Byron was very happy to hit the 20-goal mark with his family in the stands at the Bell Centre Sunday night.
“I didn’t think I’d be a 20-goal scorer in the NHL,” said Byron, who selected by the Flames in the sixth round (179th overall) at the 2007 NHL Draft. “I’ve come a long way to reach that, so it’s definitely a special moment. My wife and kids are here in the rink, so it’s a pretty cool thing to see.”
Habs getting secondary scoring
The bad news for the Canadiens is that Pacioretty hasn’t scored a goal in three games. The good news is that the Canadiens have won two of those games, meaning they’re finally getting some secondary scoring and not relying so heavily on the captain to score.
“I think it’s a real good sign for our team,” said Byron, who has six goals in the last eight games. “We had a lot of confidence in our team, especially post-deadline (for NHL trades on March 1). We weren’t scoring, but we knew that we were capable of it. It was just a matter of getting back on track and getting back to the offensive capability that we were able to play to. So to have that depth of scoring is huge for us.”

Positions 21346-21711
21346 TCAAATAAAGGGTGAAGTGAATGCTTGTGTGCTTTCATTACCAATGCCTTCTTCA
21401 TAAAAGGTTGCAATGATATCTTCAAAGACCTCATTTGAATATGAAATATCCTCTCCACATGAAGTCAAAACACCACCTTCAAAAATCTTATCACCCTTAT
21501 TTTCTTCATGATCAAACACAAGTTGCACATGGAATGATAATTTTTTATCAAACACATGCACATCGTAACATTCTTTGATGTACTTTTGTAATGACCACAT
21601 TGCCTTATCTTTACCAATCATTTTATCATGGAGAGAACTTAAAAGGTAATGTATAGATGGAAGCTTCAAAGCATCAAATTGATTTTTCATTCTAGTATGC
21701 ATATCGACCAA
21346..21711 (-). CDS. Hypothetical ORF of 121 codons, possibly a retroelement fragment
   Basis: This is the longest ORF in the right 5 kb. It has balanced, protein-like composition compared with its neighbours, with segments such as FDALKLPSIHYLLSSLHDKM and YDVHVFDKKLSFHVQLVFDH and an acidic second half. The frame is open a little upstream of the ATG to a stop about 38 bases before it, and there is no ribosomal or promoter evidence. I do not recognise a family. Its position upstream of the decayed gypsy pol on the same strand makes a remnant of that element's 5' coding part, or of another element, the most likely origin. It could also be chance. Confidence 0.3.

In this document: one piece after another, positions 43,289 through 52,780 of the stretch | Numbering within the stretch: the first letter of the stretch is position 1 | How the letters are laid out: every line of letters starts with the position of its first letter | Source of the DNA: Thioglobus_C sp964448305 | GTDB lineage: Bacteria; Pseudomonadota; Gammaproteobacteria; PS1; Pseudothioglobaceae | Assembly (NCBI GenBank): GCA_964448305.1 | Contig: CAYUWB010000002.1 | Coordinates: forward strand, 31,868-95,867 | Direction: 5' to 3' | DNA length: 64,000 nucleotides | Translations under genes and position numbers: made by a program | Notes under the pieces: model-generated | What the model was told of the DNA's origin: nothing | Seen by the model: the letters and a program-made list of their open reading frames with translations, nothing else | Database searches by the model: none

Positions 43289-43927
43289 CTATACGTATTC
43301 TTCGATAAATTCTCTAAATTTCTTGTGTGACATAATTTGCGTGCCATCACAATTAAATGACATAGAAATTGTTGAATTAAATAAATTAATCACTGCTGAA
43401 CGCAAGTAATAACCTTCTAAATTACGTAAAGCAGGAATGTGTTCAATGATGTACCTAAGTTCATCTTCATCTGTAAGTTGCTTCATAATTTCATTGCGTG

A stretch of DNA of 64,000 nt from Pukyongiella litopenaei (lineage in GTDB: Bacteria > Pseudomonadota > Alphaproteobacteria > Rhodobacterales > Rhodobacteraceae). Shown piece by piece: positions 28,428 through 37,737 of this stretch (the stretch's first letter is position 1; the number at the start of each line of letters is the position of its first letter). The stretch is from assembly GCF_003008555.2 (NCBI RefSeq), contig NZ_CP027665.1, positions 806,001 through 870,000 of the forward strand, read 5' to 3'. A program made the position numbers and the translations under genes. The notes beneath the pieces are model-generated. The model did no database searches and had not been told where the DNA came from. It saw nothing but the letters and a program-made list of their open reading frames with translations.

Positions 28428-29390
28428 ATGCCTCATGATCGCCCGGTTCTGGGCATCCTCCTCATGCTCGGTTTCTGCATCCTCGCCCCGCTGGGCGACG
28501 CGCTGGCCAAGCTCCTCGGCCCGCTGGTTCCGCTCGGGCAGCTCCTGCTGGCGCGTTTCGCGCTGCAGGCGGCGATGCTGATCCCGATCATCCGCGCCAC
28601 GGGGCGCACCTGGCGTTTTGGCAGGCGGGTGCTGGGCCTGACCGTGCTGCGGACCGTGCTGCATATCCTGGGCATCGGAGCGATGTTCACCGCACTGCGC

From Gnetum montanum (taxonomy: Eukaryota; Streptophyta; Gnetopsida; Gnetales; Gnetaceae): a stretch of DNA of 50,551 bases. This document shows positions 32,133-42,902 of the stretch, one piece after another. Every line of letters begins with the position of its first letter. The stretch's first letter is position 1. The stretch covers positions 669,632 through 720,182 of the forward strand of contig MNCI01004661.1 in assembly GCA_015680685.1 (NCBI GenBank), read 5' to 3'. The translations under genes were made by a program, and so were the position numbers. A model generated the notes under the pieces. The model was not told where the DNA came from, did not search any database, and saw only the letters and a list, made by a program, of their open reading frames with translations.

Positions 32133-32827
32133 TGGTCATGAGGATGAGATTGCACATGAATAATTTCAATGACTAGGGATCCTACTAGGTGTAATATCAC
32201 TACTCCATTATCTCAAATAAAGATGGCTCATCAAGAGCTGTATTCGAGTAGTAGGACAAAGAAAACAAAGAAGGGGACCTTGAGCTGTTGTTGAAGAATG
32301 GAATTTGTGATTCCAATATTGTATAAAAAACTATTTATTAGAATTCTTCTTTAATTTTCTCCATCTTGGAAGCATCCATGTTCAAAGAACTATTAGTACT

Added Shea Weber: “Come playoff time, that’s what you need. It’s not always the guys that are expected to score that get the job done. It’s kind of the unsung guys and right now I think everyone’s doing their part.”
Phillip Danault ended a 22-game goal-less drought when he scored in Saturday’s 4-3 shootout win over the Senators. Plekanec ended his 19-game drought Sunday and defenceman Nathan Beaulieu also scored Sunday, ending a 31-game goal drought.
The Canadiens player with the longest goal drought now is defenceman Jeff Petry, who has gone 37 games without a goal, dating back to Dec. 23.
After Tuesday’s game, the Canadiens play the Carolina Hurricanes Thursday night at the Bell Centre (7:30 p.m., SNE, RDS, TSN Radio 690), followed by the Senators on Saturday (7 p.m., SN, TVA Sports, TSN Radio 690).